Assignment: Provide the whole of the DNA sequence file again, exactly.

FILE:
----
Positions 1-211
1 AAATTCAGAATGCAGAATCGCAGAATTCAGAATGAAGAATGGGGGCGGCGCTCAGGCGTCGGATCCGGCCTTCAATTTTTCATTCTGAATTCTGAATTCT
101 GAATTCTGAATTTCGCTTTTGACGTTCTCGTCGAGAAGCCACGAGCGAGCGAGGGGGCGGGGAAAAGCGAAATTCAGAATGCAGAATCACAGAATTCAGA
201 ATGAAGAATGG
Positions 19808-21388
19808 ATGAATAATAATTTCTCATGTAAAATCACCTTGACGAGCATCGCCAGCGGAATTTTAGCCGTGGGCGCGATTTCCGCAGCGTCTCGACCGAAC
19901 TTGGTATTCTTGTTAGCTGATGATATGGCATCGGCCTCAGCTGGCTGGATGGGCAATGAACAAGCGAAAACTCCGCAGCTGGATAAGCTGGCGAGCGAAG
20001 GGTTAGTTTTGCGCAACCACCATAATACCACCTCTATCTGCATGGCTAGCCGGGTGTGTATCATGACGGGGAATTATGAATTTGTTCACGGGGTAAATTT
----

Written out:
Positions 1-211
1 AAATTCAGAATGCAGAATCGCAGAATTCAGAATGAAGAATGGGGGCGGCGCTCAGGCGTCGGATCCGGCCTTCAATTTTTCATTCTGAATTCTGAATTCT
101 GAATTCTGAATTTCGCTTTTGACGTTCTCGTCGAGAAGCCACGAGCGAGCGAGGGGGCGGGGAAAAGCGAAATTCAGAATGCAGAATCACAGAATTCAGA
201 ATGAAGAATGG
Positions 19808-21388
19808 ATGAATAATAATTTCTCATGTAAAATCACCTTGACGAGCATCGCCAGCGGAATTTTAGCCGTGGGCGCGATTTCCGCAGCGTCTCGACCGAAC
19901 TTGGTATTCTTGTTAGCTGATGATATGGCATCGGCCTCAGCTGGCTGGATGGGCAATGAACAAGCGAAAACTCCGCAGCTGGATAAGCTGGCGAGCGAAG
20001 GGTTAGTTTTGCGCAACCACCATAATACCACCTCTATCTGCATGGCTAGCCGGGTGTGTATCATGACGGGGAATTATGAATTTGTTCACGGGGTAAATTT